Peabody Prep celebrates 100 years of reaching out

April 10, 1994|By Stephen Wigler | Stephen Wigler,Sun Music Critic

It's scarcely a surprise that proceeds from the Peabody Conservatory of Music's preparatory division's gala celebration of its 100th anniversary will benefit the Prep's outreach program in Baltimore City schools. Perhaps the chief reason May Garrettson Evans founded the Peabody Prep in 1894 -- the first conservatory preparatory division in the country -- was to make classical music available to poor children (and to adults) who couldn't have afforded it otherwise.

"About 99 percent of what we try to do today comes from what Miss Evans' purpose was in creating the Prep," says Fran Zarubick, the preparatory division's current dean. "That [purpose] was to make music available to all people."

To call May Garrettson Evans a remarkable woman is a little like saying that Babe Ruth was a good long-ball hitter. In an age in which upper-middle-class women were not supposed to work, Evans, who was descended from one of the state's oldest families, became The Sun's first female reporter, at age 21.

Seven years later, an editor's note provoked a brainstorm.

One day in the spring of 1894, Evans arrived at her desk at The Sun to find a note that read: "Hustle for news." It was, Evans said years later, "the order that fills every real reporter with despair" because it means that "[you] have to make some news where none there was."

Evans had studied at Peabody as a violinist. She decided to try out an idea on the school's director and provost: create a preparatory division that would prepare students -- including students from black and impoverished immigrant neighborhoods -- for advanced work.

"They were quite enthusiastic on the subject," Evans said about the reaction. "And so I went back to the office with a big story, on which the editors put a display head and which seemed to be a 'beat' on the other papers, though really it was not."

The reason Evans didn't "really" have her scoop was that Peabody chickened out. A preparatory division attached to a conservatory was a revolutionary idea. Music education in the United States was founded on the European model of private lessons until a student reached college age.

That a conservatory should attend to the needs of younger students was strange enough; that it should be responsive to the poorer members of the community in which it resided was stranger still. Peabody's administrators and trustees simply had no idea how to create such a school and didn't have the courage to start.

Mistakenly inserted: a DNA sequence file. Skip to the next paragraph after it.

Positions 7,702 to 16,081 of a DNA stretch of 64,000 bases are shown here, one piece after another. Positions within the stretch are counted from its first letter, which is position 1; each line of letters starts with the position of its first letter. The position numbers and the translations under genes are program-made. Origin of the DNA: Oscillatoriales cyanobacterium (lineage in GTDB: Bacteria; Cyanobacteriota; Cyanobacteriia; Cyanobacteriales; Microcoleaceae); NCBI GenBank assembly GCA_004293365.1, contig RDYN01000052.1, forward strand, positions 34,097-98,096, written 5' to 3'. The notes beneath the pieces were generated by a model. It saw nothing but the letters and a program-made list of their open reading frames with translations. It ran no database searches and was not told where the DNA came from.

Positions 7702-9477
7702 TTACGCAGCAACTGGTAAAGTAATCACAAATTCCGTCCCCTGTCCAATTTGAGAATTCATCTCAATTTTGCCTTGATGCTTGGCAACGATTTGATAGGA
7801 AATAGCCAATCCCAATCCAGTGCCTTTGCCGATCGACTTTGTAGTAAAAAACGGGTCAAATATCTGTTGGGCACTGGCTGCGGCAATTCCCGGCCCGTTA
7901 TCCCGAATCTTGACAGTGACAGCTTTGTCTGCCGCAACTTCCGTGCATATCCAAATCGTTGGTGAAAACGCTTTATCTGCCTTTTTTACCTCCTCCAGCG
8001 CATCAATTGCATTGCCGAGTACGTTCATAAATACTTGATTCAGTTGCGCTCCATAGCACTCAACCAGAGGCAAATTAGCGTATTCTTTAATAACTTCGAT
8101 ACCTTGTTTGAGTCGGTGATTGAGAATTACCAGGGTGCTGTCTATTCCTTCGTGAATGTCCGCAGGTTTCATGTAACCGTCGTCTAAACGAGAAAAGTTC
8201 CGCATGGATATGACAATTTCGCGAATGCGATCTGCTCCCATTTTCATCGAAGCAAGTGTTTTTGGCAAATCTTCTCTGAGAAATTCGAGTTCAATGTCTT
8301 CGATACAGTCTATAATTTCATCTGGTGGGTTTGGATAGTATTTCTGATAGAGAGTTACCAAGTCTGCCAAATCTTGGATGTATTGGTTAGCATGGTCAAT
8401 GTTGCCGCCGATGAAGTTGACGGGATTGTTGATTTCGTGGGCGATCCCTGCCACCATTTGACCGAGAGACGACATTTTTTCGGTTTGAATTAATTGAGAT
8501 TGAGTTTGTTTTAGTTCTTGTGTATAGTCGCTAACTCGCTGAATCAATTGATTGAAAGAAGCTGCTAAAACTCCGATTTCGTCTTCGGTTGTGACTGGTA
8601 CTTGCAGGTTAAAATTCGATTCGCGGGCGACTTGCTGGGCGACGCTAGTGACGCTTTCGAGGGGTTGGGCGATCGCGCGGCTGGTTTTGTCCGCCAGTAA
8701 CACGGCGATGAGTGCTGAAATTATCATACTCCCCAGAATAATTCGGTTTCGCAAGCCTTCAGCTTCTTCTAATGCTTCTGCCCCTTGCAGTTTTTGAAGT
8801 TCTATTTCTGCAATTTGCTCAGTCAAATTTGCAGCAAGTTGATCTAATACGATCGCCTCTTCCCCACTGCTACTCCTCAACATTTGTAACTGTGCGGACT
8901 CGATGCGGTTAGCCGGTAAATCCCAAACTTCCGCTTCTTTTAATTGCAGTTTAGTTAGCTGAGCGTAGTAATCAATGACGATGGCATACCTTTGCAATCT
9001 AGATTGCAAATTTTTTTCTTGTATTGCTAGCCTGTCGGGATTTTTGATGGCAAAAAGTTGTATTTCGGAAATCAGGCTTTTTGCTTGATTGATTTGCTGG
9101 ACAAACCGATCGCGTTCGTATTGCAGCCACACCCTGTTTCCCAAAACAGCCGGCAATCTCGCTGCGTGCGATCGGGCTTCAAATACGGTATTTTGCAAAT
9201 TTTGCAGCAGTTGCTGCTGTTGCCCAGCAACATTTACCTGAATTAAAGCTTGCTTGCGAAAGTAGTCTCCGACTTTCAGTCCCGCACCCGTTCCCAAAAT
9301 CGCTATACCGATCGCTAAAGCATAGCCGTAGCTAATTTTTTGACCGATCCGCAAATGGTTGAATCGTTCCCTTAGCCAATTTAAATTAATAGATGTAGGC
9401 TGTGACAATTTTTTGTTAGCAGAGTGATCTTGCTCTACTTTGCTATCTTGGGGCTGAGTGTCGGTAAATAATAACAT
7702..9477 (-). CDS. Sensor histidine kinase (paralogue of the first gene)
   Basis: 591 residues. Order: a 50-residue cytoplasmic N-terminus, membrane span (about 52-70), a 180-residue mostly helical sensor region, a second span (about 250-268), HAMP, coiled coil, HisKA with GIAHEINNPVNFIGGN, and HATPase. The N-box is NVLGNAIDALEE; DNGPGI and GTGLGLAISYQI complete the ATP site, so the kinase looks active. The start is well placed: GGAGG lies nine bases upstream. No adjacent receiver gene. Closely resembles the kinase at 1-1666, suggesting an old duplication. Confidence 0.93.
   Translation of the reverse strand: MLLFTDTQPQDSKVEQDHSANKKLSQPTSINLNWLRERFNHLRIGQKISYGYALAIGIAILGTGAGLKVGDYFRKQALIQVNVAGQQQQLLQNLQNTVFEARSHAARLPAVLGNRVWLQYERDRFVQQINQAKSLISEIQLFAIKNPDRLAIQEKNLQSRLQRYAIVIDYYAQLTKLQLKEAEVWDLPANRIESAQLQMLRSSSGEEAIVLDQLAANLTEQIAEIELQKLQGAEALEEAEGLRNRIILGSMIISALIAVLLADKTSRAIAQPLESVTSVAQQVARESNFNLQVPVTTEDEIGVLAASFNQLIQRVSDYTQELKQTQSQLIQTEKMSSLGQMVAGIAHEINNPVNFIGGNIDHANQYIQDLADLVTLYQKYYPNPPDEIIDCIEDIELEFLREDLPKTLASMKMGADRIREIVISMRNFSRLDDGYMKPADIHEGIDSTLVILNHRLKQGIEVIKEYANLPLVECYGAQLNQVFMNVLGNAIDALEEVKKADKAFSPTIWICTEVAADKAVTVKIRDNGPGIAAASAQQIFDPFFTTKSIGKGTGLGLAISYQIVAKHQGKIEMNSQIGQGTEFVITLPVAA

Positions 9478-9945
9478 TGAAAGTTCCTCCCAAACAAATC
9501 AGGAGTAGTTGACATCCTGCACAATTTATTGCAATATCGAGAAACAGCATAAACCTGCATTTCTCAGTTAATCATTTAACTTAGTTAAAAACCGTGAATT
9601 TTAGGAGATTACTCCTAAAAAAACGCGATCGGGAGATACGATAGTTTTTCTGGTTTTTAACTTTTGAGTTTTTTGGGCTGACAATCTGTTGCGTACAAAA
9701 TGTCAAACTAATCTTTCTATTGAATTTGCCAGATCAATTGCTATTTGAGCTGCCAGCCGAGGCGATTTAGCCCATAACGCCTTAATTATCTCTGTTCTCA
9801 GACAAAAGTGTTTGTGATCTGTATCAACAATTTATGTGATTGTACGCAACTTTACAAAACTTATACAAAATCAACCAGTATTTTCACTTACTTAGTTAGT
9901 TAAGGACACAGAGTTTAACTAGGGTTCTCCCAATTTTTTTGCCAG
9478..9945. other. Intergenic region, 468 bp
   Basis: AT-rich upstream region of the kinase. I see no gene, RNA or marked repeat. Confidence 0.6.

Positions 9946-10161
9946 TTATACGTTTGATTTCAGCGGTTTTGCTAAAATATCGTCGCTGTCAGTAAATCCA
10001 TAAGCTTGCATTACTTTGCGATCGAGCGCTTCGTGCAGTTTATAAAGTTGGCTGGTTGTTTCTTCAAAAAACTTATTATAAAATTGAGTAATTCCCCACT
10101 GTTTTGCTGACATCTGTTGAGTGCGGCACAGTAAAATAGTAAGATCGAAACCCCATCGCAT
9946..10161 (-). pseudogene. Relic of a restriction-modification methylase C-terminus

"I made up my mind to start it [the preparatory division] as a private enterprise on my own," Evans said later. Courage was something she never lacked. As a newspaper reporter, she was reputed to carry a revolver. Actually, she didn't -- though she did carry a stiletto concealed in her left sleeve.

But Evans never had to use the stiletto; an icy stare usually sufficed to protect her. And she apparently caused more fear than she experienced herself. This was particularly true among the men in the newsroom. Once when walking into the newsroom she so startled an assistant city editor -- because he was only in his shirt sleeves with his suspenders showing -- that he hid under his desk.

Evans recalled this incident many years later -- noting with pleasure that less than 20 years after it happened, "Every newsroom was filled with women."

Becoming a pioneer was, therefore, something to which Evans was accustomed. Her school was born when she and her younger sister, Marion, also a Peabody graduate, bought a house around the corner from the conservatory, outfitted two of the rooms for teaching, enlisted several other graduates as instructors and advertised for students.

She expected 50 or so students, but when 300 enrolled after the school opened in October, she resigned her job at The Sun. The success of the school persuaded Peabody to incorporate it as the Peabody Preparatory Department. May Evans continued as superintendent at a salary of $800 a year.

From the beginning, Evans said later, she wanted to establish "a sort of people's music school," where everyone was welcome.

Citing the success of settlement schools for immigrants and their children in New York, she proposed establishing branch schools in East Baltimore and the southwestern parts of the city. Tuition was set at 25 cents a week. The branches, which were often set next to factory sites, were open at night so the children who worked at them (this was before child labor laws) could take lessons after work, without having to ride streetcars to and from class.

In the 35 years that she ran it, the Prep acquired a reputation not only for innovation -- Evans also introduced ground-breaking programs in dance and drama -- but also for excellence. It became the model for other community schools of education at other conservatories. By the time she announced her decision to retire in 1928, the Prep was -- in the words of Ernest Hutchinson, the president of the Juilliard School of Music in New York -- "the finest musical preparatory school in the world."

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